Are rockers soles good for running and hiking?

Hoka One One Clifton 8
Are rockers soles on running and hiking shoes all they’re cracked up to be, or should you stick with flat soled shoes for your adventures? (Image credit: Hoka One One)

I don’t know who invented rocker sole shoes or when, but I first became aware of them in 2007 when I was living in New York City and my friend Julie, a runner, suffered from a bout of drop foot. Her physiotherapist recommended a rocker sole and before I knew it, she was marching around the Upper East Side in a pair of the chunkiest trainers I’d ever seen, extolling the benefits of their curved soles. Back then, they were a more specialty product geared towards people with injuries, but fast forward 16 years and rocker soles are everywhere, common in running shoes like the Scarpa Golden Gate ATR and even in some hiking shoes, such as the Columbia Facet 60s

Shoes with a true rocker sole are definitely eye-catching, and proponents claim that they can help with foot, ankle, knee and even back pain by reducing pressure  on your toe joints and assisting forward momentum. Some even claim that they will make your leg muscles work harder and help you burn calories. But is this all true or a lot of hype?

Columbia Women's Facet 60 Low Outdry Waterproof Hiking Shoe

Rockers soles can even be found in some hiking shoes like the Columbia Facet 60s (Image credit: Julia Clarke)

 What is a rocker sole? 

A rocker sole is a thick sole that curves slightly upwards at the heel and the toe, kind of like the bottom of a rocking chair. Shoes with rocker soles are also known as rocker bottom shoes, round bottom shoes and toning shoes. Rocker sole shoes were popularized beginning in the late 1990s by Swiss company Masai Barefoot Technology (MBT), and many sports shoe companies like New Balance, Reebok and Hoka have since jumped on the rocker wagon. 

Asics Gel-Nimbus 25 running shoes

Some runners love the rocker sole in shoes like the Asics Gel-Nimbus 25s (Image credit: Asics)

What is the purpose of a rocker bottom shoe? 

It depends who you ask. A lot of claims have been made about rocker soles, and they all generally stem from the idea that the shape of the soles puts less pressure on your ankle as you plant your heel, and requires less bending at the first toe joints and you bring your weight forward and then push off. They’re also inherently unstable compared to flat shoes, which some people say teaches you to use your balance muscles more effectively, kind of like running on sand.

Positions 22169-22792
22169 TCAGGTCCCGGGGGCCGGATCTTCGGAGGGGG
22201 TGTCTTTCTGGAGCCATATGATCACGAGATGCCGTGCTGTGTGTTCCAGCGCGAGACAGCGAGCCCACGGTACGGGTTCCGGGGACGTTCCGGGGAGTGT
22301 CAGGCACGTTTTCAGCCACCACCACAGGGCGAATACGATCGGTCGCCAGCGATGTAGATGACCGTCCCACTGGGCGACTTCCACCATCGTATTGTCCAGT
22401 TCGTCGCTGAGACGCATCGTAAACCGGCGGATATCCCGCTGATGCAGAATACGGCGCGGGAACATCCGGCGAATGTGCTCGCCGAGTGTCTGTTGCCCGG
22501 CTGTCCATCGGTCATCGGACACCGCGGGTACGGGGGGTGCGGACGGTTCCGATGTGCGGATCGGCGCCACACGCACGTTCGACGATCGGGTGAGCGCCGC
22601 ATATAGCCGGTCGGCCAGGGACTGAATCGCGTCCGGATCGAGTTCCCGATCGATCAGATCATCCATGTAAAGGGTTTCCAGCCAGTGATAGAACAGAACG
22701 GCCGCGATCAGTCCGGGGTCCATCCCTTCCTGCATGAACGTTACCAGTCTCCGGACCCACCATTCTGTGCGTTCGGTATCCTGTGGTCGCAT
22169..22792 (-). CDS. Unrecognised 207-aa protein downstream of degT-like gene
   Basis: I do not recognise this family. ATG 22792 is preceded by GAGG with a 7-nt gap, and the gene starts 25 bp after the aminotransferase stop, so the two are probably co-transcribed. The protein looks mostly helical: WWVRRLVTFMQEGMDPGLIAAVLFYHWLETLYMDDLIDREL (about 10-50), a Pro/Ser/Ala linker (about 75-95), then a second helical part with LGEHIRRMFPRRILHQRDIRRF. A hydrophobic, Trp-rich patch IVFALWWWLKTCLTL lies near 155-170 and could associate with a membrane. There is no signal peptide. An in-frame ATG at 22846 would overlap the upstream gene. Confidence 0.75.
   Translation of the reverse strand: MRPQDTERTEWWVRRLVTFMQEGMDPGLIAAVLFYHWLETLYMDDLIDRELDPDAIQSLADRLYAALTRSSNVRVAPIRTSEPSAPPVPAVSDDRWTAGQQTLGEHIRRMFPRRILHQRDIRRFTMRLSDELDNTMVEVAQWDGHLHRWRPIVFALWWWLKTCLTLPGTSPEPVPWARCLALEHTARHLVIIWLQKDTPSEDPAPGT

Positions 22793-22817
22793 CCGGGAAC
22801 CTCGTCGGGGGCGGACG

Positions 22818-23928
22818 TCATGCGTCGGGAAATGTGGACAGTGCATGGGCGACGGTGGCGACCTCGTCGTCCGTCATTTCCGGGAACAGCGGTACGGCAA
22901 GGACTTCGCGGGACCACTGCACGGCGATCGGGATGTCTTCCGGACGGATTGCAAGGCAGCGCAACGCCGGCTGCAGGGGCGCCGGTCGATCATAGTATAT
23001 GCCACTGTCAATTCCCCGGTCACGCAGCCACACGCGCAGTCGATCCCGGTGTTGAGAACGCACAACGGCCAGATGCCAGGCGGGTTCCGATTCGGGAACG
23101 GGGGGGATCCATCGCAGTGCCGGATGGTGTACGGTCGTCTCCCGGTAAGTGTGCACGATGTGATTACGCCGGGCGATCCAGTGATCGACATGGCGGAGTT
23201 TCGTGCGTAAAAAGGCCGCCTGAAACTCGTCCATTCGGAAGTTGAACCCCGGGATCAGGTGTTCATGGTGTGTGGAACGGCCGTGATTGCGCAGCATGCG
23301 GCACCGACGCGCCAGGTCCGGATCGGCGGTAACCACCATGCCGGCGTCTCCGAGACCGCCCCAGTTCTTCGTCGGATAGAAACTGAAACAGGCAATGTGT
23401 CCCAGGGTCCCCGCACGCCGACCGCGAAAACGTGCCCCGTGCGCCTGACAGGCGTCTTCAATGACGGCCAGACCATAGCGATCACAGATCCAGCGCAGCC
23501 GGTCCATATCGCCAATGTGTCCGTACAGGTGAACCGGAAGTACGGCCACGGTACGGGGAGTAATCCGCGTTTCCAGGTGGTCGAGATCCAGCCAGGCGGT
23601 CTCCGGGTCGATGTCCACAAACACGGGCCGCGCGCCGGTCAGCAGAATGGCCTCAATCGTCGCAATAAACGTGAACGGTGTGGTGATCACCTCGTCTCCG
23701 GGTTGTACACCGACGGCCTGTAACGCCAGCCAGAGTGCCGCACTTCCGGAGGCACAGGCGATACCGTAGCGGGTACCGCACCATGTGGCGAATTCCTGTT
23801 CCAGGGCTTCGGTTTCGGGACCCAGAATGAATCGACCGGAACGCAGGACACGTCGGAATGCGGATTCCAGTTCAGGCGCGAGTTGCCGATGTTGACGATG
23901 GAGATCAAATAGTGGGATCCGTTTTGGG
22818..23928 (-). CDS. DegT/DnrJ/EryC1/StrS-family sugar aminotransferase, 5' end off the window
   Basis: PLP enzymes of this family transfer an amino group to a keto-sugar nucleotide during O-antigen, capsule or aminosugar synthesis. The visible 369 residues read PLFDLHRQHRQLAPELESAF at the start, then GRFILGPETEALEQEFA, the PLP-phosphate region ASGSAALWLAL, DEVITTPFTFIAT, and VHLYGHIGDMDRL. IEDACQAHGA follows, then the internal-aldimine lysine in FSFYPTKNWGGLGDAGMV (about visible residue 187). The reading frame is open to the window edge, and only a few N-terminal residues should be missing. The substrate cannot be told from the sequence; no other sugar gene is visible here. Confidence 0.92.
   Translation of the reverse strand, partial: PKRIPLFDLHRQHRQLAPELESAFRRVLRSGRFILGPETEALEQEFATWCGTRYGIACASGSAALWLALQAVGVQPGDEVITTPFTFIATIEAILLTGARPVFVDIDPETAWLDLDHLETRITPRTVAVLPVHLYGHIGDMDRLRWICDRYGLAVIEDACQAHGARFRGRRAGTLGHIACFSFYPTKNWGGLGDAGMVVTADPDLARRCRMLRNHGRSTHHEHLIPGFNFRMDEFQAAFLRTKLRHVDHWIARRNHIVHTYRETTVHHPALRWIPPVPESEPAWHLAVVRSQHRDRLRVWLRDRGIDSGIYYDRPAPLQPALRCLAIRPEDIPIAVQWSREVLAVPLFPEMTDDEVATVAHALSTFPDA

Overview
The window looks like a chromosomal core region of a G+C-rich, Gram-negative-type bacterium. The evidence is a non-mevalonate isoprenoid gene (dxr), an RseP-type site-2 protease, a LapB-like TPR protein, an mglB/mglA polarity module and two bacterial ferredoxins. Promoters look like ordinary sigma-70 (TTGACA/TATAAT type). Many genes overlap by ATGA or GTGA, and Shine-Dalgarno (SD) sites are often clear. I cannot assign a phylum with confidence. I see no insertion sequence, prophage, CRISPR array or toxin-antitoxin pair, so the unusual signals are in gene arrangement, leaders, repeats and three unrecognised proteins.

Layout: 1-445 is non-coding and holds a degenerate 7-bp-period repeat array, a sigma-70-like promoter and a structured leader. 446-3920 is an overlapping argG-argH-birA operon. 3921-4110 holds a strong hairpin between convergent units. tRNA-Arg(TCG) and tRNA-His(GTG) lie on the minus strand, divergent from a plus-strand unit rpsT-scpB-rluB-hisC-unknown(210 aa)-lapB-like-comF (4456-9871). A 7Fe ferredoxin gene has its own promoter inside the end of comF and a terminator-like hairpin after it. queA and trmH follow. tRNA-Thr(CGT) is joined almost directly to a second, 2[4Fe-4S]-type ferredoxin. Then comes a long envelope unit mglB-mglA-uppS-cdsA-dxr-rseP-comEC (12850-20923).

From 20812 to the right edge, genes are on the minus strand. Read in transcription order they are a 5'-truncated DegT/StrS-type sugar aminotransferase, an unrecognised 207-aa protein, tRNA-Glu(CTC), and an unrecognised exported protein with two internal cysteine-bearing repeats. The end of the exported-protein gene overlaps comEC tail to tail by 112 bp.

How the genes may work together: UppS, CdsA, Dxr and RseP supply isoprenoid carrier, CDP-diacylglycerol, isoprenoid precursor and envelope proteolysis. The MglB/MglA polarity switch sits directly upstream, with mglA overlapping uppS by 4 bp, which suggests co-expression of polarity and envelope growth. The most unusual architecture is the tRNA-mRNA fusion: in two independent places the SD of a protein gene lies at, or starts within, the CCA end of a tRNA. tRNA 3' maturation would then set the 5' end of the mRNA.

As a result, advocates for rocker soles have claimed this has a multitude of benefits, including: 

  • They increase your calorie expenditure.
  • They help to strengthen your leg and core muscles.
  • They reduce pressure on the plantar joints.
  • They help with pain associated with arthritis in the feet and ankles.
  • They reduce low back pain, achilles tendon pain and knee pain.

But is any of this true? Well, most of the studies performed have been on people dealing with illness and injuries, owing to the fact that the soles claim to reduce pain, so if you’re not dealing with injury but just looking for a high tech running or hiking shoe, the research may not be super helpful, but we’ll do our best.

A 2016 randomized controlled trial published in the journal Arthritis Care and Research looked at 102 participants with arthritis in the first toe joint and concluded that the soles did slow down their gait and reduce the amount of time they spent in the stance phase, therefore reducing pressure under all five toes in walking. So if you’re seeking shoes that relieve pain in that area, these could be a good choice for you.

A woman road running at sunset

The science is a bit mixed when it comes to whether rocker soles helps those who are dealing with pain (Image credit: Robert Decelis Ltd)

That said, a 2020 study published in Disability and Rehabilitation found that rocker soles actually increased toe pressure amongst obese participants while standing, and increased pressure in the midfoot and heel while walking, so it certainly changes the way your weight is distributed, but your unique gait will determine whether or not that's actually desirable. If you’re looking into rocker soles for running, such as the The North Face Summit Vectiv Sky Trail Running Shoes, you might want to be sure that you’re not already a heel or midfoot striker before you buy as that could place too much pressure on your heel and midfoot.